There was no road connecting these villages with Israeli highways. It is as if somebody did not expect them or never wanted them to travel anywhere beyond their caves and shanties. We had to use a strong car to access the place despite the fact that there is a settlement nearby with a dedicated road that Palestinians aren’t allowed to drive on. In fact, as I would later observe, for every ‘unrecognized village’ I came across, there is an Israeli settlement nearby. In my home city of Nairobi, we have something similar; we call them slums – informal settlement near developed and high income residential places. I imagine there are theories explaining this phenomenon but in Israel we needn’t a theory. It is complicated. In most cases the Bedouin were there first to inhabit the land. They were living in caves and leading their semi-nomadic life till Israeli tried to modernize them by sending them to urban areas. When they refused to go, their land was seized and their homes became unrecognized villages.
The beautiful first impression I wanted to make was already ruined when I finally met the children. What followed was the disappointment of my life. I discovered that I could not communicate with the children. We did not have a common language – none of them spoke English and I did not speak enough Arabic to even make sense of their greetings. The only person in our group who could speak English and Arabic, the Comboni sister was working with a different group. I was really ashamed and for the first time since arriving in Israel, I felt helpless. I had made all preparations except the one that mattered most. I felt that this was one of those moments when a person must expect nothing short of a miracle. I asked myself so many questions: how come I did not think about language? Why did I assume I would meet people who speak English? I suddenly realized that even the activities I had prepared, all those materials I had have no place in this context. The children were between the ages of 4 and 12. Very young kids who would rather play than engage in the kind of peacebuilding activities I had prepared.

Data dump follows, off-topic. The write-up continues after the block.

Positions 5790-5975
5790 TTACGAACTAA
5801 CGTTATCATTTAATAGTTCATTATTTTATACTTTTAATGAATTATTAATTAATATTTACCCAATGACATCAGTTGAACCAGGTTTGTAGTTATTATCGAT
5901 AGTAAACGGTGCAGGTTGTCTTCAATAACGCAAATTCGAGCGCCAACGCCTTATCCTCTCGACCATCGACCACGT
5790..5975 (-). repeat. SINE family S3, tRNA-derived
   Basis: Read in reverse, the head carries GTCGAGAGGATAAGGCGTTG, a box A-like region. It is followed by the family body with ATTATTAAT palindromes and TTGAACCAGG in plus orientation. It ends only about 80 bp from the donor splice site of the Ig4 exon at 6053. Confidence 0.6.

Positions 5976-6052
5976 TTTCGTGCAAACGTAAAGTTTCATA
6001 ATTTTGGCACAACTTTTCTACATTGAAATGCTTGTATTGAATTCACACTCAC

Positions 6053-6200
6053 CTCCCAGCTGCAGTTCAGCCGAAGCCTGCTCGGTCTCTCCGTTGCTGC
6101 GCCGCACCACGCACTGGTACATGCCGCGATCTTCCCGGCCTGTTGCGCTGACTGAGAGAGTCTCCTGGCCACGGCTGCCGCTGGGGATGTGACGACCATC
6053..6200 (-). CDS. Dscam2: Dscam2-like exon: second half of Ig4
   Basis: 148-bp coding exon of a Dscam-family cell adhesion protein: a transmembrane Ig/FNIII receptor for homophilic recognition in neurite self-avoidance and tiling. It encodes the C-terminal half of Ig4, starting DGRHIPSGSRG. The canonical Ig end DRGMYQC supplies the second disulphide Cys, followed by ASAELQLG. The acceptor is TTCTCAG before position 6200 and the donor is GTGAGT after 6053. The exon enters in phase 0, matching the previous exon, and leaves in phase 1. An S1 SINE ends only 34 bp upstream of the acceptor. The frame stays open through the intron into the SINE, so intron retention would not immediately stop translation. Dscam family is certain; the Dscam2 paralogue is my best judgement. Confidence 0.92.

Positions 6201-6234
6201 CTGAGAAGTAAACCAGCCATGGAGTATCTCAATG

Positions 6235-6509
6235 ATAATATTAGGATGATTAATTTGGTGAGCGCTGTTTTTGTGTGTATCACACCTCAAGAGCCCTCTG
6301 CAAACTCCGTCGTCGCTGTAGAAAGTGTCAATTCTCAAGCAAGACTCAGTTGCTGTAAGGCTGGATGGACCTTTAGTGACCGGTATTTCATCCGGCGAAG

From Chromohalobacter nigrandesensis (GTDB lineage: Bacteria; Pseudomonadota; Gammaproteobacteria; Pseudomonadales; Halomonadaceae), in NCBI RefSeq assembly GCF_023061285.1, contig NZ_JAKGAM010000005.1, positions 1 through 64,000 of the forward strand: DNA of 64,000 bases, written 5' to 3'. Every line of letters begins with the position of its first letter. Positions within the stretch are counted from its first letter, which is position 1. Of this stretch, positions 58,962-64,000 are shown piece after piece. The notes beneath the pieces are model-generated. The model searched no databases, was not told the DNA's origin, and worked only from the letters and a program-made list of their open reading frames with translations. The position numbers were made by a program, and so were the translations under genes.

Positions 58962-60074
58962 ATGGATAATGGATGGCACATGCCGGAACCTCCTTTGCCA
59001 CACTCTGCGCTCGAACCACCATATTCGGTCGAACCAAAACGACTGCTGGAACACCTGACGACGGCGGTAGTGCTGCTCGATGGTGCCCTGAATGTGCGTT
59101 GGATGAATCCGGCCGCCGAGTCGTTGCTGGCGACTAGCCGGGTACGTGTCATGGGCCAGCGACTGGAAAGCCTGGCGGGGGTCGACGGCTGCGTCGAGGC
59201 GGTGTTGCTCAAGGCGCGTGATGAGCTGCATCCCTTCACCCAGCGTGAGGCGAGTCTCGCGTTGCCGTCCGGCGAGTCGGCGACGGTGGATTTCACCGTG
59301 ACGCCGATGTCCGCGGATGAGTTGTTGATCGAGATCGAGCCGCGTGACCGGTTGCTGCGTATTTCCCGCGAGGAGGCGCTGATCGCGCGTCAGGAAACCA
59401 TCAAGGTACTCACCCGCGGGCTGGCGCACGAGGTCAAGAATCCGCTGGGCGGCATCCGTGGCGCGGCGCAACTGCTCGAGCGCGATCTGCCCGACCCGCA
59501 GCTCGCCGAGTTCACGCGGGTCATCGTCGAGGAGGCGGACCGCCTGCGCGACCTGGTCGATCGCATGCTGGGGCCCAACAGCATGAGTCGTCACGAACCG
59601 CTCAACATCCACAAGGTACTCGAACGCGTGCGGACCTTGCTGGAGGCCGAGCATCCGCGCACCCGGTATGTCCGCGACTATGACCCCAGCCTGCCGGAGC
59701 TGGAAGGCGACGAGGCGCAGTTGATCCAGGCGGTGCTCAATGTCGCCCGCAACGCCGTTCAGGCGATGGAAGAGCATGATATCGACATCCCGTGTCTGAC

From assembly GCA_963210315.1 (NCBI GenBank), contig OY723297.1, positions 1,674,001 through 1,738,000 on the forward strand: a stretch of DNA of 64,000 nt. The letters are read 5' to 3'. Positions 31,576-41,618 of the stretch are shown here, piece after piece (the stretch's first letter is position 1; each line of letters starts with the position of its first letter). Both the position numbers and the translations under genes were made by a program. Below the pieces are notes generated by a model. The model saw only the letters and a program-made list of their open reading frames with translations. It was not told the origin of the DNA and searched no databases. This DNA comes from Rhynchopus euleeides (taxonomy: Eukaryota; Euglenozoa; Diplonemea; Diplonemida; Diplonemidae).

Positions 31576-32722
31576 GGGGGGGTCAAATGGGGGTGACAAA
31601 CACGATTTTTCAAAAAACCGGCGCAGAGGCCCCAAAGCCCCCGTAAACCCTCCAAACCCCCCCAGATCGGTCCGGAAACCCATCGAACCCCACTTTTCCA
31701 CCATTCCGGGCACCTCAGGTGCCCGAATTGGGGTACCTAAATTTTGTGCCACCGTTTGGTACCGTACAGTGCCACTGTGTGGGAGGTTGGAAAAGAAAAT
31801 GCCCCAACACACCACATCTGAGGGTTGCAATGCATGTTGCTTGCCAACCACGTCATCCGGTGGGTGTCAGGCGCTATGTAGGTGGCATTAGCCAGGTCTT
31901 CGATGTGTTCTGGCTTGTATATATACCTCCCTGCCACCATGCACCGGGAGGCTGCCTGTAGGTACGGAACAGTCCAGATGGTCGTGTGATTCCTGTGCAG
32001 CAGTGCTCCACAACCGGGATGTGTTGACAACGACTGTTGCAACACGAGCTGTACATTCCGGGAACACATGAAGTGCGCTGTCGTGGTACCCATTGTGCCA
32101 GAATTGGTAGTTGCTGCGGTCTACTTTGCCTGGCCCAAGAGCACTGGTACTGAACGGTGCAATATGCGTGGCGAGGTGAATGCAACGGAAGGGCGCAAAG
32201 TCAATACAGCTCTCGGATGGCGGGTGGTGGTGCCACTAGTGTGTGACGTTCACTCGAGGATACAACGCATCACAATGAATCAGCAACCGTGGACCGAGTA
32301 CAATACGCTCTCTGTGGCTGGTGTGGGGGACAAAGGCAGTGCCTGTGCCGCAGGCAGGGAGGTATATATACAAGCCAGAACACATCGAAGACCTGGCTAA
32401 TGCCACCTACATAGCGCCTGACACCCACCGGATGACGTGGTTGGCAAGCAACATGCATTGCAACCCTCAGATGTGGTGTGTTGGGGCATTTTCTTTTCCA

So I had more than two hours to spend with these children and I had no idea what to do. Worse I had no language to communicate with them or even let them know that I was clueless. I remembered the hours I had spent at Kroc learning on conflict mapping, and conflict analysis as a prerequisite to designing projects. Had I carried out this analysis I would have known that language barrier is a big issue in working with children in the West Bank. It dawned on me that in peacebuilding, if one has a chance to prepare, the basics should be taken care of first and I think language is the first fundamental. Those projects we assume we know enough to implement are the ones we end up not doing so well. My experience and attitude had blinded me, it had given me an illusion that I was overqualified for this job. I learnt the hard way that having experience is good but every conflict context calls for a different kind of experience. Thus, one can never truly say that he has adequate experience to intervene in a certain context. In conflict zones, no experience is ever enough and embracing uncertainty is highly recommended. One must always be willing to learn. I could not escape thinking about Severine’s Peaceland and her critique of thematic knowledge vis-à-vis area knowledge. As I stood in front of those children trying to figure out what to do, I realized that an excellent mastery of area knowledge could have come in handy.
It was time to play the “Say yes to the mess” card. I had to improvise. Through a combination of signs and demonstrations, I managed to put the boys into two teams and have them play soccer. As the game picked up and my presence became less important, I sat on a bench beside a donor bill board. It read in English: ‘The European Union’ and below it ‘Humanitarian Affairs’. Given that I was yet to meet any person who can read English in this village, I assumed the billboard was meant for people like me. It was like a code for those in this thing we call “Humanitarian Affairs”? In fact, I was not sure whether ‘Humanitarian Affairs’ referred to a department of the European Union or to another organization. But I got the sense that they were informing me that they had done their part by putting up the structure that the children called ‘school’, now it was my turn to do my part.